Go to main content

"Working with children is my passion"

Health Rehabilitation
Jordan

Sina works as an occupational therapist at the Basma hospital rehabilitation centre in Jordan. Since HI set up a specialist paediatric unit for neurological disorders, she has been working with children with cerebral palsy.

Sina, occupational therapist at the Basma hospital rehabilitation centre

Sina, occupational therapist at the Basma hospital rehabilitation centre | © Oriane van den Broeck/HI

A specialist paediatric unit

The support provided by HI has made it possible to set up a space dedicated to children with cerebral palsy. Sina explains her work:

"I manage cases of cerebral palsy. My role is to stimulate the upper limbs to improve their motricity and their ability to do day-to-day tasks. I aim to help the children achieve a minimum level of autonomy. By teaching them how to feed themselves unaided, for example."

A new multi-disciplinary approach

In the last two years numerous changes have been made. Various specialists now work together throughout the rehabilitation process.

"HI has encouraged us to work as a team and use new methods, such as joint sessions. We sometimes follow the same patients as the physiotherapists. The physiotherapist teaches the child to walk, whilst the occupational therapist helps them to use their hands to play. The child has fun and the benefits are multiplied. It's good for us and for them," explains Sina.

The specialists also inform the family about the exercises and care that needs to be provided at home to ensure a truly holistic approach.

Tailored training

The different specialists at the rehabilitation centre also benefit from specialist training which is usually difficult to access outside of the capital.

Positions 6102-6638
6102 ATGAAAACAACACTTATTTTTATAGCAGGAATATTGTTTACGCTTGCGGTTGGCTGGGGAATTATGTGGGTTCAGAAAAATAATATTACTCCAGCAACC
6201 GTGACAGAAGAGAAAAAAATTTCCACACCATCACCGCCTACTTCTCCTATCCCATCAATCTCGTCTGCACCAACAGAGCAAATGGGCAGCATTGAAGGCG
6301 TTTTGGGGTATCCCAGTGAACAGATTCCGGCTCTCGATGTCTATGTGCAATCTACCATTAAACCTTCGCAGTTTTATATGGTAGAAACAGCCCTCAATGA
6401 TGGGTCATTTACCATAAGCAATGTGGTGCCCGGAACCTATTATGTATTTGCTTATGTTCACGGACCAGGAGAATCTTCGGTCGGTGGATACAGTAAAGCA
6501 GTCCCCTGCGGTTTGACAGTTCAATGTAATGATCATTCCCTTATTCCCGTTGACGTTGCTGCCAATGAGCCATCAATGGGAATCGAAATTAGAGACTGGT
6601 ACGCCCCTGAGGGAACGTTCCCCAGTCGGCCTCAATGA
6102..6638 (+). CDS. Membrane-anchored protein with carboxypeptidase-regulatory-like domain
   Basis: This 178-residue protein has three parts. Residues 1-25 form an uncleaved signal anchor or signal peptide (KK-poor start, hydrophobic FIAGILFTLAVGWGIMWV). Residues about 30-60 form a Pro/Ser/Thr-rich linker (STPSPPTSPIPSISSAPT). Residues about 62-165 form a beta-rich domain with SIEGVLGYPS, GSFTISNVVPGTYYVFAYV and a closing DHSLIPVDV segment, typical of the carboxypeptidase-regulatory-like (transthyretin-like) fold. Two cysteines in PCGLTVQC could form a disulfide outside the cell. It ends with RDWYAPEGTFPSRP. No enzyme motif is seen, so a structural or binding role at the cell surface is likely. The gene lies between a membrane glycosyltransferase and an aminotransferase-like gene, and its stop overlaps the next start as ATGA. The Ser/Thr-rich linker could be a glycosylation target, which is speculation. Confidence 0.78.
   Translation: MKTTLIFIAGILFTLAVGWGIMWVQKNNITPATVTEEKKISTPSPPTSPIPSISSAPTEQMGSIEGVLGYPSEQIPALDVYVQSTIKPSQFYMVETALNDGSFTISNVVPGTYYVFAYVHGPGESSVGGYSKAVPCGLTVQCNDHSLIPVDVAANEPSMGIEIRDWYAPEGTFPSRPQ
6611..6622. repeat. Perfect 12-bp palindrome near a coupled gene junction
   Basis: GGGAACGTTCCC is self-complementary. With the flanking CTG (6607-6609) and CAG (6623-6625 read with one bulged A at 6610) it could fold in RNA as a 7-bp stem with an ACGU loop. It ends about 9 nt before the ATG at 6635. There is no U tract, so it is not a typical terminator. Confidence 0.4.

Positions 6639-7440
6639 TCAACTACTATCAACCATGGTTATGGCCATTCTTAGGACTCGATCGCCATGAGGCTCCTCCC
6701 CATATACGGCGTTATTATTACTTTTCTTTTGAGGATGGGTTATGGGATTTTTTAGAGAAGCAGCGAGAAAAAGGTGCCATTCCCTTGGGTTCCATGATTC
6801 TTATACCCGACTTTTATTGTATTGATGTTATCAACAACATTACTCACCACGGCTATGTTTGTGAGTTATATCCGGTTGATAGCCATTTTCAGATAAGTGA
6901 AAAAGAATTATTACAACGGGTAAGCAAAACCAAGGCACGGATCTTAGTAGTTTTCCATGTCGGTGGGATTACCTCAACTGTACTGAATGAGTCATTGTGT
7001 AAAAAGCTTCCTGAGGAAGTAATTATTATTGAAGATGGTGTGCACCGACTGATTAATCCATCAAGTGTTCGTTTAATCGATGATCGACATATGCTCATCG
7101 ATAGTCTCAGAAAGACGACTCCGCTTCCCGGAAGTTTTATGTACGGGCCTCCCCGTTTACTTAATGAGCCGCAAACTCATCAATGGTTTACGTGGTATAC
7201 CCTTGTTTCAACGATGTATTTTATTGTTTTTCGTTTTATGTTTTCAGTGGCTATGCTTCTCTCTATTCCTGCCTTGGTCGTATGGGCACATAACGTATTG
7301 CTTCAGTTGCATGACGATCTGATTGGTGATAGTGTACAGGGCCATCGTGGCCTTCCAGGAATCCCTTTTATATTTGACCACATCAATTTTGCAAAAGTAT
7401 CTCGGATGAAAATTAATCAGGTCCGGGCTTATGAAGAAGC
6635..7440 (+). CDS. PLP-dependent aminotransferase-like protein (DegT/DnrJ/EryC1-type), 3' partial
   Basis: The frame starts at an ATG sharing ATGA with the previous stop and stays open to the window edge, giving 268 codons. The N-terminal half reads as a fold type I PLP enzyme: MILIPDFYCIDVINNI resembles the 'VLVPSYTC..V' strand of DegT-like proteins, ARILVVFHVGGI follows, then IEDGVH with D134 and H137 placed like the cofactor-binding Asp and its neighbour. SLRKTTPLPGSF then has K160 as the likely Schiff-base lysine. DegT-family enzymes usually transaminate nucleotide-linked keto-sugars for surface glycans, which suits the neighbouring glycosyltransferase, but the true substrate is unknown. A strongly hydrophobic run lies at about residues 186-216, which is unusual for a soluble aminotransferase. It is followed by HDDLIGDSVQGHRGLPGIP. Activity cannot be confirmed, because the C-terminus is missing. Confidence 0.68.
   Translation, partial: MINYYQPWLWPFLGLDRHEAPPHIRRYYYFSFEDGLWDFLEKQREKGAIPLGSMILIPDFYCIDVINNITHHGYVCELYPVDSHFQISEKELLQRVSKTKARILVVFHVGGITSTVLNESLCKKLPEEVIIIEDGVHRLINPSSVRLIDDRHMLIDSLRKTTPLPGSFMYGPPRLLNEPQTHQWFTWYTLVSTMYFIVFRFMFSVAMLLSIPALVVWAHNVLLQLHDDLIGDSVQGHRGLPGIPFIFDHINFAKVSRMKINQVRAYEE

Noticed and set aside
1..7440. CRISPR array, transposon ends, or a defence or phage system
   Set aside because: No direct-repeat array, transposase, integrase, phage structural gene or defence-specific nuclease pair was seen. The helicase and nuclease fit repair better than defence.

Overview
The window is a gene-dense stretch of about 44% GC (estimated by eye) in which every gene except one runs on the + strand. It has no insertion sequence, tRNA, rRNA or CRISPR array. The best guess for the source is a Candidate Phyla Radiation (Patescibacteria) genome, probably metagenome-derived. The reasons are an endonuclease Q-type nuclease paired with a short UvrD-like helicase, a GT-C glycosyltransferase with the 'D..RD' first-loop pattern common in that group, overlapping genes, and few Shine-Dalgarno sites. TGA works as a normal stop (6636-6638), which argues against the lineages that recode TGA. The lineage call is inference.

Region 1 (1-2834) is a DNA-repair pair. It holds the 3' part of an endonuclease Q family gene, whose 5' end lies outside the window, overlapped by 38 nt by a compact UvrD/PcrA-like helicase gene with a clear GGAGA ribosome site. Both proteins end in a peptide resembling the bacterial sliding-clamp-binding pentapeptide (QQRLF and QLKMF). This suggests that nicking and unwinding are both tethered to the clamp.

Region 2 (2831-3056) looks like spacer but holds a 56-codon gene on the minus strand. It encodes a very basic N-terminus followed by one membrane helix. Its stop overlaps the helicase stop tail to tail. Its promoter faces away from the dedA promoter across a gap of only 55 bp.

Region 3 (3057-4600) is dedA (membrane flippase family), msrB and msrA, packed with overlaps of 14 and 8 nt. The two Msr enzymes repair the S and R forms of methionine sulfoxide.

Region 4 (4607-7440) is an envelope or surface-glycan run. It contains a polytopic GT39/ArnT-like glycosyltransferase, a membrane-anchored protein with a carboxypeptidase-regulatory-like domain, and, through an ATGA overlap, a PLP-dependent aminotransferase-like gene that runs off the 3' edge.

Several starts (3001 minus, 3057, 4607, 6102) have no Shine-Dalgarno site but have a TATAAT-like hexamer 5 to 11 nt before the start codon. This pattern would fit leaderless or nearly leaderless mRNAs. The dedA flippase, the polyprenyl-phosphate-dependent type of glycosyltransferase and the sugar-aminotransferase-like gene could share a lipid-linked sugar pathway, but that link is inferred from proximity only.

"We already had one session on cerebral palsy and the next one is on the use of splints. HI has provided us with all the materials and equipment required. This equipment is very expensive but is a crucial part of our work and previously we had nothing like it."

"After each training session the number of patients we see increases because HI sends us people who need care which we are now able to provide. It's an additional source of motivation and makes me feel more confident about the quality of my work," adds Sina.

Where we work

Read more

Blog: COVID-19 - We must leave no one behind
Photo by Markus Spiske on Unsplash
Emergency Health

Blog: COVID-19 - We must leave no one behind

Aleema Shivji, Executive Director of Humanity & Inclusion UK, explains the impact of COVID-19 on the most vulnerable people living in developing countries.

HI adapts its actions to combat Covid-19 and protect the most vulnerable
© Quinn Neely / HI
Emergency Health Inclusion

HI adapts its actions to combat Covid-19 and protect the most vulnerable

Humanity & Inclusion teams are making changes to the way they work in order to slow the spread of the Covid-19 pandemic wherever possible. This includes reviewing their current actions and implementing new projects. The aim is to protect people from the virus and deal with the impact of the crisis, with a focus on people with disabilities, children, women, and isolated and older people.

HI adapts its operations to help with the Covid-19 pandemic
© B. Blondel / HI
Emergency Health

HI adapts its operations to help with the Covid-19 pandemic

As the coronavirus pandemic spreads to countries already affected by poverty, conflict and natural disasters, HI is adapting its response to the health crisis.